Wagner was an anti-Semitic, something that would make him unlikable to many people today. Perhaps, during his time period, it was acceptable to his social circle, but if Wagner was a 21st century man, working in an office building in New York, riding around in subways, wearing Fruit of the Loom brand collared shirts, chances are he would be extremely excluded because of his views. His essay, “Jewishness in Music”, even states, “With all our speaking and writing in favour of the Jews' emancipation, we always felt instinctively repelled by any actual, operative contact with them.” That would not sit well with most modern world citizens. Additionally, with all his prejudice against Jews, he would cast them in his operas and underpay them. Wagner’s music may have been revolutionary, but he certainly wasn’t a revolutionary humanitarian.
Wagner was also incredibly arrogant. “I am not made like other people. I must have brilliance and beauty and light. The world owes me what I need. I can’t live on a miserable organist’s pittance like your master, Bach,” he allegedly said. One may cry with happiness when listening to Wagner’s compositions, but it is not unlikely he would get a slap to the face or two if he lived in modern times. Wagner would constantly ask for money from people, even when he did not need it and his reasons were absurd. No one can question his brilliance, but one can certainly question his pleasantness.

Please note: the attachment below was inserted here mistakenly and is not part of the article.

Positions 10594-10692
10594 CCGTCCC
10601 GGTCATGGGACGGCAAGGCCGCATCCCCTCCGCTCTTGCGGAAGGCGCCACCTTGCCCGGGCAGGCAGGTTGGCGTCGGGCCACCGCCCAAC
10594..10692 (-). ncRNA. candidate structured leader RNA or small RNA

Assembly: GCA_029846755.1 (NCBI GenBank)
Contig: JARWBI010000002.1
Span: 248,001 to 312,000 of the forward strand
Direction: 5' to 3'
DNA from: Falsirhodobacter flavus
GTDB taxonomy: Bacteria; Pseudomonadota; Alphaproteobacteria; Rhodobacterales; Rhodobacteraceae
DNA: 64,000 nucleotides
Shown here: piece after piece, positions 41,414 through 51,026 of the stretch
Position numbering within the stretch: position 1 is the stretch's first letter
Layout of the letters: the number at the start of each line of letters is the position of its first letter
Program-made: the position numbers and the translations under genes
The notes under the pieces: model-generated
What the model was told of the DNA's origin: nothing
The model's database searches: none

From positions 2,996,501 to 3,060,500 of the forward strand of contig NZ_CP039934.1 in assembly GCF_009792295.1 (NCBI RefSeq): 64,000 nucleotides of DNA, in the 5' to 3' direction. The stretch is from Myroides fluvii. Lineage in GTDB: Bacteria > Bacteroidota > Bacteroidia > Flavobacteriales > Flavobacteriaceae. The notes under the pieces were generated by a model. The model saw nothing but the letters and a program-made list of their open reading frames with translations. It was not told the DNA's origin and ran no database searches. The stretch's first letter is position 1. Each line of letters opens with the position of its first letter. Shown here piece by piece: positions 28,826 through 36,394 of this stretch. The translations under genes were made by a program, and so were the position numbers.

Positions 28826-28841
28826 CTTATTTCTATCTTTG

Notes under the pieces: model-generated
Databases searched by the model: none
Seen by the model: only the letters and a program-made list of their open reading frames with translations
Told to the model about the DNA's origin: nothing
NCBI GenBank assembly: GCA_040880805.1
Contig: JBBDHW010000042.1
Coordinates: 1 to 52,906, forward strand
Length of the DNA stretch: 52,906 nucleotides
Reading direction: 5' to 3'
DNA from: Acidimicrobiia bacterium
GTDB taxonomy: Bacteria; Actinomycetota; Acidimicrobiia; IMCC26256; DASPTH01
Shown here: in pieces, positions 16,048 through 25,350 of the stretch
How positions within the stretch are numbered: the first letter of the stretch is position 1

Franz Liszt was, in his day, Elvis, Kurt Cobain, John Lennon, and Mick Jagger. If Liszt lived in modern times, he would most likely stay single for a week at most. But Liszt could not help tampering with other composers’ music—he would create his own variations on Beethoven, Schubert, Berlioz, and others. “He could be kind and generous, yet could turn around and be arrogant and capricious,” writes Harold C. Schonberg in The Lives of the Great Composers. Chopin once said, “I am writing without knowing what my pen is scribbling, because at this moment Liszt is playing my études and putting honest thoughts out of my head. I should like to rob him of the way he plays my etudes.” Liszt may have been handsome, showy, and likable, but to his peers he was often seen possibly as, to use a more modern term, a sell-out. He also had numerous affairs with multiple women. Liszt was a man many people would be happy to have in their company, but to his colleagues, he may have been a subject of gossip.